smoothest running outfit I ever worked around was a 32’ Nichols
& Shepard Red River Special powered by a 1937 McCormick-Deering
W40. Boy, that big six cylinder engine really made beautiful stack
music! It really did a fine clean job of separating. In this area
the crop was mostly oats with a little rye and barley almost no
wheat. For a year or two just before WW II some people tried flax
but that didn’t last long. That was the hardest grain to
thresh. By the time I came along, the threshing here was all done
by tractors. The only work I ever saw done by a steam engine was on
a sawmill that was sawing railroad ties for special order for the
Chicago, Milwaukee, Saint Paul and Pacific Railroad.

‘I was born and raised here in Jones County, Iowa, and have
lived here all of my life. During WW II while a close friend of
mine was in the US Marines (I couldn’t serve then because of a
bad back and heart trouble), I helped his father with his farming,
as well as my own father. The main thing that I did besides these
two mens’ crops was a lot of custom corn husking with a Farmall
M and a McCormick-Deering 2M, two row, mounted corn picker with
three rubber tired wagons with flour grain boxes and a portable
elevator. By starting early in hybrid corn I picked over 300 acres
each year.

‘These were the years 1942 through 1945. I did a little farm
trucking now and then of livestock, grain, agricultural limestone.
In 1957 I went to work at Collins Radio Company in Cedar Rapids,
Iowa. This is a company you probably never heard of, as their
markets were the military, the government, the builders of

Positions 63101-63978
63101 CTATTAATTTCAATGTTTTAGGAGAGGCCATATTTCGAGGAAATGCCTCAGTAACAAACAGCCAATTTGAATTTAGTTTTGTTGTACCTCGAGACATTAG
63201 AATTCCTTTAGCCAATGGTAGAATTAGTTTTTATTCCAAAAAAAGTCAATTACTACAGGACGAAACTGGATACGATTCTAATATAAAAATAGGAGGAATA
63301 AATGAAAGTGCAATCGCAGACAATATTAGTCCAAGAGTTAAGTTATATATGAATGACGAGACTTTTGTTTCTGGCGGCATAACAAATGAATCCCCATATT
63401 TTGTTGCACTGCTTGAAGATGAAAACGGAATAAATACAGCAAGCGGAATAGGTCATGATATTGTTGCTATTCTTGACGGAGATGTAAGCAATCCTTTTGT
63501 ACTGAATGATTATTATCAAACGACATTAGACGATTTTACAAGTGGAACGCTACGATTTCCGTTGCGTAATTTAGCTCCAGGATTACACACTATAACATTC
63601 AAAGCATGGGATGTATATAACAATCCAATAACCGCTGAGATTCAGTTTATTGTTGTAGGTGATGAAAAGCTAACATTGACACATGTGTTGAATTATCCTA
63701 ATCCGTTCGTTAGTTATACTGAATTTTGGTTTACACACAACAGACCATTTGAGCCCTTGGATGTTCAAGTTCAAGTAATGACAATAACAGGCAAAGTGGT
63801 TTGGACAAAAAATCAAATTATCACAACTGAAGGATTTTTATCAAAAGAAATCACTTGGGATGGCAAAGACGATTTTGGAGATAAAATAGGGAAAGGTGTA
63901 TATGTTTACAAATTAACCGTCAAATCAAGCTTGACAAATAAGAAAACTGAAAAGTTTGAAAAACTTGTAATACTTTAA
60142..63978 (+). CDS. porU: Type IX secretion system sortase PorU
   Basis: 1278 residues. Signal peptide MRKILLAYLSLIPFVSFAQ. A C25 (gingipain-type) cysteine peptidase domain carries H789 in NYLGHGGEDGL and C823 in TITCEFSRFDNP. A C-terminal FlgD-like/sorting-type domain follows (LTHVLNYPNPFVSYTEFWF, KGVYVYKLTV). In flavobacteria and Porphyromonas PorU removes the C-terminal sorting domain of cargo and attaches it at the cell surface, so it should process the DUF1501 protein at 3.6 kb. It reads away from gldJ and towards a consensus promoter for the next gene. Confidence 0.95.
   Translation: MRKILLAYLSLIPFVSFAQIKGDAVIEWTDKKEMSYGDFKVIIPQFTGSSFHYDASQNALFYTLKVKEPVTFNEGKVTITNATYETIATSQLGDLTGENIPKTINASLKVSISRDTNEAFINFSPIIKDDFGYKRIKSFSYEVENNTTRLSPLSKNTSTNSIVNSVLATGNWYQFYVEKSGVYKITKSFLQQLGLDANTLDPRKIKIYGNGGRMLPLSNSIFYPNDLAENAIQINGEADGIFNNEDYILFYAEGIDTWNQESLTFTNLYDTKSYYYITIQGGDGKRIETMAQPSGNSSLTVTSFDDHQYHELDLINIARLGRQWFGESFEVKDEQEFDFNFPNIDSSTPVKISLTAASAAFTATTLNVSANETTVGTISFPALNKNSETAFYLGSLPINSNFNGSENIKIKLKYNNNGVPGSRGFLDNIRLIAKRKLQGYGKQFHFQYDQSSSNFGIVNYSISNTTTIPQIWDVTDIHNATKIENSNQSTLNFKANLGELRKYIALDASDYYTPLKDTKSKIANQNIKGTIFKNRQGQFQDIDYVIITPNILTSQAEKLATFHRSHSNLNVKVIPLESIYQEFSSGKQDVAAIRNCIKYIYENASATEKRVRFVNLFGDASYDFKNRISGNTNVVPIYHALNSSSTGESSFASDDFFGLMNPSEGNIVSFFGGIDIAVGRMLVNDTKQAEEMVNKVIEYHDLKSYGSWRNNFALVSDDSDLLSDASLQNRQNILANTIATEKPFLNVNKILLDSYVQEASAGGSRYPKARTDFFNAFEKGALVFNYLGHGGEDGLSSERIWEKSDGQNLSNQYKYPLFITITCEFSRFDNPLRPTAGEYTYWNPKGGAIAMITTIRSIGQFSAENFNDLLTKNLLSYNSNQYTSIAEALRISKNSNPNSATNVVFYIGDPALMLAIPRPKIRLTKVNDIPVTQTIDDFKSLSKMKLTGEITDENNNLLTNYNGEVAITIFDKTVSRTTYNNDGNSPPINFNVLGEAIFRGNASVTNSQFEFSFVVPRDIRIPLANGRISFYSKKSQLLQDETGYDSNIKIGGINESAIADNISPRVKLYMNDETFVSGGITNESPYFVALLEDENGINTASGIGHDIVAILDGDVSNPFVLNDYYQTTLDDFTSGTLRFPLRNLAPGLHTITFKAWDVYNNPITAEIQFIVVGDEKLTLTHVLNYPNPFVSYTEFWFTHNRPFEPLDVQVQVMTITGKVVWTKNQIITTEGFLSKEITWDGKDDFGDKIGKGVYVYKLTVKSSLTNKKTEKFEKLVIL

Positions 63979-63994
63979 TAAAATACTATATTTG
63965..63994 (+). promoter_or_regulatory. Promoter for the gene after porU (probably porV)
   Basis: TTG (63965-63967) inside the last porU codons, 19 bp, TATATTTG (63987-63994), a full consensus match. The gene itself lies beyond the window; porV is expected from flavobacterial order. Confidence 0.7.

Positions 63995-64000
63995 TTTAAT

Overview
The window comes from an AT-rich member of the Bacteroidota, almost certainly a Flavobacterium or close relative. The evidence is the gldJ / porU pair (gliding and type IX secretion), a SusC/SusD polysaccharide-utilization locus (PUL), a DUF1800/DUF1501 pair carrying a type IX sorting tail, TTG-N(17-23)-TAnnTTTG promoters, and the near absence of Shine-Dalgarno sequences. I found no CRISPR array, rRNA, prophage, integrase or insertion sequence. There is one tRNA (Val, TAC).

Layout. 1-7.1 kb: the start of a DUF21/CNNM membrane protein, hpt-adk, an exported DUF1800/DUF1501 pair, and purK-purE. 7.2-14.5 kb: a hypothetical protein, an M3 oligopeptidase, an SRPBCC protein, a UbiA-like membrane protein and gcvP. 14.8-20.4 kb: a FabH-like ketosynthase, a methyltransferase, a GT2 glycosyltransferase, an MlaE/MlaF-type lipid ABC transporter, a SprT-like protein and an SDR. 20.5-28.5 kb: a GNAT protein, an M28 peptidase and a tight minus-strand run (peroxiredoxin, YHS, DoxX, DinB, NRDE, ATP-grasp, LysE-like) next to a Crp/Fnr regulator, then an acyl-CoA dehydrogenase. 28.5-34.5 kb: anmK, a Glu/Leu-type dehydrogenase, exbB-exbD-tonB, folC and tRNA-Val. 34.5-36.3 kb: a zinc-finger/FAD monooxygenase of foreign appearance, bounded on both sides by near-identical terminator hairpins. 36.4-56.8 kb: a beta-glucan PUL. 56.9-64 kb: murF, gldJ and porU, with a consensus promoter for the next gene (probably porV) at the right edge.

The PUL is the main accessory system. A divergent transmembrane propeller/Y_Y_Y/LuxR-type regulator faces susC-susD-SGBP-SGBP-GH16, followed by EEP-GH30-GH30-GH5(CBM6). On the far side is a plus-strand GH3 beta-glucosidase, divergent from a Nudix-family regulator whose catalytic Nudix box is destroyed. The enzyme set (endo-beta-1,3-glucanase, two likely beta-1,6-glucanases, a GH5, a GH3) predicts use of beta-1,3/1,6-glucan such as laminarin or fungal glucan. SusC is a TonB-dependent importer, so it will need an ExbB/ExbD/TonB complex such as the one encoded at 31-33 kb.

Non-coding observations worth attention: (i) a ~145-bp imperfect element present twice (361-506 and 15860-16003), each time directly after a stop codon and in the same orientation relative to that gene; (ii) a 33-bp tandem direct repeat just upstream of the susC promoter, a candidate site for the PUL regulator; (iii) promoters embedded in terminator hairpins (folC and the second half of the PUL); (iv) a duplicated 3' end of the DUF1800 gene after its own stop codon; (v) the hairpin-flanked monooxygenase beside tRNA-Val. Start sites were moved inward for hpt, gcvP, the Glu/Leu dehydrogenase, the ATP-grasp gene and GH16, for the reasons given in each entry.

commercial aircraft, communications companies, and they have been
deeply involved in the space program from the very start. This
company is now the Collins Division of Rockwell International. I
met the lovely lady who has now been my better half for over forty
years. We are friends, companions, help-mates, sweethearts, lovers,
wife and husband.

‘We retired on December 20, 1985. We do not have a large
enough piece of property to justify owning a full sized tractor, so
I collect toy ones. I have a very nice collection of mostly farm
tractors, related machines, plus some construction toys, some cars
and trucks. When I started to collect we didn’t tell people
what we collected because they would look out of the corners of
their eyes as if they thought we had fallen out of our tree and
landed on our heads. Now everybody wants to collect, and more power
to them. We live less than 40 miles from Dyersville, Iowa, the farm
toy capitol of the world. At the first national convention of toy
collectors, there were 852 paid admissions. At the most recent
convention the figures indicate the paid admissions approached
25,000 in three days! I have been to each of these conventions
except the one held in 1986, when I was just out of the hospital
from a massive coronary attack and my family would not let me
attend.

‘I have never seen anyone drunk at the convention. Never
have seen a fight or other disturbance. You also lament the lack of
interaction between parents and children. At this event you would
be surprised at how many fathers and sons are there making serious
decisions about whether to buy the green one here or the red one
across the aisle or the yellow one down the line or the orange one
around the corner or the blue one across the room. Of course, the
mothers and’ daughters are there too.  There are
grandparents remembering things that happened in their younger
days, just like the steam engine and tractor shows.

‘Of course, there is that other group there. What are they
doing there anyway? These guys between 16 and 25 are supposed to be
out swilling beer, popping pills, using dope, wrecking cars and
getting girls into trouble. But there they are, having fun with all
of the rest of us. Many have their lady friends and wives with
them. This is very much a family hobby.

‘I have always wanted to visit Vista, California, but I
doubt if I will ever make it now. Of course, the Midwest Old
Settlers and Threshers Reunion at Mount Pleasant, Iowa, is 100
miles south of us. We have been there many times.

‘I will be 70 on August 29, 1994. I enjoy these letters from
other people. Best Wishes from East Central Iowa.’